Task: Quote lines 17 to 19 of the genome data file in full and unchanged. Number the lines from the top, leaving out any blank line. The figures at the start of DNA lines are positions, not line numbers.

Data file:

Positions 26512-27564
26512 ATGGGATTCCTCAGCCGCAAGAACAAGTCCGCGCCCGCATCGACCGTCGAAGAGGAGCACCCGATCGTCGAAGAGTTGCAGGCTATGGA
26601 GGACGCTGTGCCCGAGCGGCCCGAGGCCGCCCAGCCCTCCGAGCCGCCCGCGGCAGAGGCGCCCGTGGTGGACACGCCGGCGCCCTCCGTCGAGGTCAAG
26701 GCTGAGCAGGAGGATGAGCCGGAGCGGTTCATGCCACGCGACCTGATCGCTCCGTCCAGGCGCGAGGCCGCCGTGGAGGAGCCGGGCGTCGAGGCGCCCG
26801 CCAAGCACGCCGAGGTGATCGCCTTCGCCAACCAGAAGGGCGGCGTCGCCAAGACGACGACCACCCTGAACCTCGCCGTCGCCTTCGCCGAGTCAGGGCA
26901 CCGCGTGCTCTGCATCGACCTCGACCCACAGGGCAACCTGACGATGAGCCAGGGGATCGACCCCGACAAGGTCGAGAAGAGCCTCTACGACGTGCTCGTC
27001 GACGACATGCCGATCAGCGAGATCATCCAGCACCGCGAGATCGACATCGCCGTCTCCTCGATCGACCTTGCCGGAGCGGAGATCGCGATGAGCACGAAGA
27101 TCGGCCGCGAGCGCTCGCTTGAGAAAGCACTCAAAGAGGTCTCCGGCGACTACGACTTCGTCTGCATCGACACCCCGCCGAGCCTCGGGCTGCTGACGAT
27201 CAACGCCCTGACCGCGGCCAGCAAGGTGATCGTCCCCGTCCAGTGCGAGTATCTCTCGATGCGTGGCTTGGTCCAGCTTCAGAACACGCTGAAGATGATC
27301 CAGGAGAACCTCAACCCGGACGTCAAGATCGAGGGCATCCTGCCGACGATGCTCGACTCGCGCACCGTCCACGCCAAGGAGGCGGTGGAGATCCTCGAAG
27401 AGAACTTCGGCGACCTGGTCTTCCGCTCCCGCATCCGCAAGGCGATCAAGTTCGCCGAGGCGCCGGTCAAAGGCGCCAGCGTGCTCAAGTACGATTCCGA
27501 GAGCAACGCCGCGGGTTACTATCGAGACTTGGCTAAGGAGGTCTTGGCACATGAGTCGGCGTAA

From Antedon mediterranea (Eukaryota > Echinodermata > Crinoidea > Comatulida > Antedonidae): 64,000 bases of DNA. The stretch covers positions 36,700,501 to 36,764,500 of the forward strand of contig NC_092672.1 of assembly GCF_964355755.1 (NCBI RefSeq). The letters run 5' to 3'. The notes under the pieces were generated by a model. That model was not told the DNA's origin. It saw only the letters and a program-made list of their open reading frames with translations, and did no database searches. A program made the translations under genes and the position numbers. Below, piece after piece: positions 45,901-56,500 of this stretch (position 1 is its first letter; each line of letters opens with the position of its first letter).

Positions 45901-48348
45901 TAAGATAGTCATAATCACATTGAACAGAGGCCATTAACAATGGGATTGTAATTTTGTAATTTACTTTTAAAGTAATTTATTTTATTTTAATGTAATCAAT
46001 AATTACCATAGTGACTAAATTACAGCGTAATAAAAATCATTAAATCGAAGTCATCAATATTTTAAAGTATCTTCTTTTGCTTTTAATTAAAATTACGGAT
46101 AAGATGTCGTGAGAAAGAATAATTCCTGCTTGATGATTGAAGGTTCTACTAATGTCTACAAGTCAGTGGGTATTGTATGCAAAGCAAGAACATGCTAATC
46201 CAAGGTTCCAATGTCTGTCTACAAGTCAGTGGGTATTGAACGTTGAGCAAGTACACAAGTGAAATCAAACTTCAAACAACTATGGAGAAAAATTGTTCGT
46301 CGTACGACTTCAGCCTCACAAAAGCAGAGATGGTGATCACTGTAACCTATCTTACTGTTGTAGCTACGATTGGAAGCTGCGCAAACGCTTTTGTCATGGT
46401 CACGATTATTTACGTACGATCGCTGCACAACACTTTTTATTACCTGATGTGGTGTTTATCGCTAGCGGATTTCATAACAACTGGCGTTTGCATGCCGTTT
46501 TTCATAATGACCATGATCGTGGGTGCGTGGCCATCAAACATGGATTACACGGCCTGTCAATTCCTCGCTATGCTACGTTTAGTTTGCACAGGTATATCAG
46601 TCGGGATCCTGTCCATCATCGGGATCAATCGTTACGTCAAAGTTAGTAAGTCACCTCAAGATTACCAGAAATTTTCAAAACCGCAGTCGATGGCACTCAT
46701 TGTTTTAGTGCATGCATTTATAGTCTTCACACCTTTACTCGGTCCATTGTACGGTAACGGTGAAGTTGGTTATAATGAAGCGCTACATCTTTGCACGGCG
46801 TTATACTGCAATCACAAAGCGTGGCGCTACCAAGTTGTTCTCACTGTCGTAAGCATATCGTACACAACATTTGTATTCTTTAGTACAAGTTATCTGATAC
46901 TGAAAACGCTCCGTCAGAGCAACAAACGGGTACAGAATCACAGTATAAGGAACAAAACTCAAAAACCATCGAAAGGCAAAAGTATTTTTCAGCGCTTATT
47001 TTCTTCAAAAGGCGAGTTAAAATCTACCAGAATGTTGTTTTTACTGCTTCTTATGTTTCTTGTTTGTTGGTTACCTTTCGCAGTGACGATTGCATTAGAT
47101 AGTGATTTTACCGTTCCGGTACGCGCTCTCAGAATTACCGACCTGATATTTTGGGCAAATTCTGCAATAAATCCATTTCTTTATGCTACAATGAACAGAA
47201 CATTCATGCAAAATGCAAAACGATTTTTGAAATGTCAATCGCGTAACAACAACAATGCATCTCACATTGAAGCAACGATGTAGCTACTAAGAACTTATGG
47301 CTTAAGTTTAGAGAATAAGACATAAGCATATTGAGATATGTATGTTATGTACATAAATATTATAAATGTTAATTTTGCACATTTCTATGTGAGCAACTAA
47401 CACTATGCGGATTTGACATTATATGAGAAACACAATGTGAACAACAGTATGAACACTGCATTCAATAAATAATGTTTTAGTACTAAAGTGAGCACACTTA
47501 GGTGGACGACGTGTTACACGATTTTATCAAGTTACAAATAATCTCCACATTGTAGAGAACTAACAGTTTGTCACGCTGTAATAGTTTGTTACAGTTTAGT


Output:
46101 AAGATGTCGTGAGAAAGAATAATTCCTGCTTGATGATTGAAGGTTCTACTAATGTCTACAAGTCAGTGGGTATTGTATGCAAAGCAAGAACATGCTAATC
46201 CAAGGTTCCAATGTCTGTCTACAAGTCAGTGGGTATTGAACGTTGAGCAAGTACACAAGTGAAATCAAACTTCAAACAACTATGGAGAAAAATTGTTCGT
46301 CGTACGACTTCAGCCTCACAAAAGCAGAGATGGTGATCACTGTAACCTATCTTACTGTTGTAGCTACGATTGGAAGCTGCGCAAACGCTTTTGTCATGGT